any child processes that exit unless the "zombies"	intrinsic has been in-
     voked.

   forkpipe: (forkpipe expr)
     The "forkpipe" intrinsic behaves similarly	to the "fork" intrinsic, but
     "forkpipe"	creates	a pipe between the two interpreters.  "forkpipe" ac-
     cepts 1 argument that must	evaluate to a fixnum specifying	one of the
     standard descriptors:  0, 1, or 2.	 The argument determines which of the
     child interpreter's descriptors is	attached to the	pipe.  If descriptor 1
     or	2 is specified,	the child interpreter stdin is connected to the	pipe.
     If	descriptor 0 is	specified, the child stdout is connected to the	pipe.
     "forkpipe"	returns	0 in the child interpreter and the process id of the
     child process in the parent interpreter.  If the fork() system call
     fails, "forkpipe" returns -1.  Errors stop	evaluation.

     The interpreter reaps any child processes that exit unless	the "zombies"
     intrinsic has been	invoked.

   wait: (wait expr1 [expr2])
     The "wait"	intrinsic reaps	a zombie process.  When	the interpreter
     starts-up it is in	the nozombies state, which means the interpreter reaps
     any zombies of terminated child processes.	 "wait"	is used	after "zom-
     bies" has been invoked.

     "wait" accepts 1 or 2 arguments.  The first argument must evaluate	to a
     fixnum specifying a process id, 0,	-1, or a process group id negated.
     This argument is passed as	the first argument to the waitpid() system
     call.  If the argument is a process id, "wait" reaps that process.	 If
     the argument is -1, "wait"	reaps any zombie process.  If the argument is
     0,	"wait" reaps any zombie	process	that belongs to	the interpreter's
     process group.  If	the argument is	a process group	id negated, then
     "wait" reaps any zombie child whose process group id is equal to the ab-
     solute value of the argument.

     If	the second argument is present,	it can evaluate	to any value.  It is a
     boolean flag that determines if "wait" blocks.  If	the second argument is
     not present or if it evaluates to a boolean "false" value,	AND there are
     no	stopped	or zombie processes that satisfy the "wait" request, BUT there
     is	at least one running process that satisfies the	"wait" request in the
     future, THEN "wait" blocks	until it can reap a process.  Otherwise	"wait"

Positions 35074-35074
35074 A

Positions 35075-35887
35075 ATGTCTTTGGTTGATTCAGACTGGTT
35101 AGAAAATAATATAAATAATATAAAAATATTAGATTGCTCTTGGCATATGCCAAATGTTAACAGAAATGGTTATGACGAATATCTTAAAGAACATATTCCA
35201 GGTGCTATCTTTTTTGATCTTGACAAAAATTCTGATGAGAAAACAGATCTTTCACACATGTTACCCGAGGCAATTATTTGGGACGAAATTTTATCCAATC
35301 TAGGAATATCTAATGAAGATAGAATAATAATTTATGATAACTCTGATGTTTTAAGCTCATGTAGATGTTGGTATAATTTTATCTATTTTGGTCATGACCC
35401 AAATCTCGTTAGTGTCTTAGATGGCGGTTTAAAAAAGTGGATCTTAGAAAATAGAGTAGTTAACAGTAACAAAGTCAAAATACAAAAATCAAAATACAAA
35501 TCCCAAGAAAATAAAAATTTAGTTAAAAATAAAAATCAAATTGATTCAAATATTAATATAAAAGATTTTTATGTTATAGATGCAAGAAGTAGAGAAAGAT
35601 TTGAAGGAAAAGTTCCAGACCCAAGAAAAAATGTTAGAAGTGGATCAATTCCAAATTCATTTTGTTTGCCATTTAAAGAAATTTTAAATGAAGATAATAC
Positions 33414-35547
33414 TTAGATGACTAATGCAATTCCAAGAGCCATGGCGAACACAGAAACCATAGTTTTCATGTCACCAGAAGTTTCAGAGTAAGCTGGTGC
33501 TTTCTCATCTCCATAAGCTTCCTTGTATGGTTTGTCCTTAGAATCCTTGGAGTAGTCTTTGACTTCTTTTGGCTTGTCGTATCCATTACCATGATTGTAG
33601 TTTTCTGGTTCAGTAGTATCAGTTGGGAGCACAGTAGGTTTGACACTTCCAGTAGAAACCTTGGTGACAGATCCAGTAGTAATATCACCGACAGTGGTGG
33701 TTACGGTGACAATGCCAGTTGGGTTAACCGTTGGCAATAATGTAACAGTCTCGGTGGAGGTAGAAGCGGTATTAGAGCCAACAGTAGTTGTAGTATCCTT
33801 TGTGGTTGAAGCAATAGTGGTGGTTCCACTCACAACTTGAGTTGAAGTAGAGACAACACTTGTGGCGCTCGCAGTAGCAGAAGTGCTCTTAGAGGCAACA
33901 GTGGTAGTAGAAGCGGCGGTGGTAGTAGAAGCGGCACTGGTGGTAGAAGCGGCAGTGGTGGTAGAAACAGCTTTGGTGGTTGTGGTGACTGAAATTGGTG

returns immediately.

     "wait" returns a 2	or 3 element list.

     If	"wait" cannot reap a process, "wait" returns a list containing 0 or -1
     and the symbol ECHILD.  If	no second argument was supplied	to "wait" or
     if	the second argument evaluated to a boolean "false" value, the first
     element of	the list is -1.	 This means there is no	running	or zombie
     process that can satisfy the "wait" now or	in the future.	If a "true"
     second argument is	supplied to "wait", the	first element of the returned
     list can be either	-1 or 0.  A value of 0 indicates that there are	pro-
     cesses that can satisfy the "wait"	that are still running.

     Otherwise,	"wait" returns a list containing a fixnum representing the
     process id	of the reaped process followed by a symbol describing how the
     process exited: EXITED, KILLED, or	STOPPED.  If the second	element	is EX-
     ITED, the process terminated by calling the "exit"	or "_exit" system
     calls, and	a third	element	is present in the list that is a fixnum	repre-
     senting the child's exit status.  If the second element is	KILLED,	the
     process was terminated by a signal, and a third element is	present	that
     is	a fixnum representing the signal number	of the signal that terminated
     the process.  If the second element is STOPPED, the process was stopped
     by	a signal and can be started again, and a third element is present that
     is	a fixnum representing the signal number	that stopped the process.

     To	ensure that all	zombies	are reaped, invoke "wait" with an argument of
     -1, until it returns (-1 ECHILD).

     > (until (eq -1 (car (wait	-1)))

   zombies: (zombies)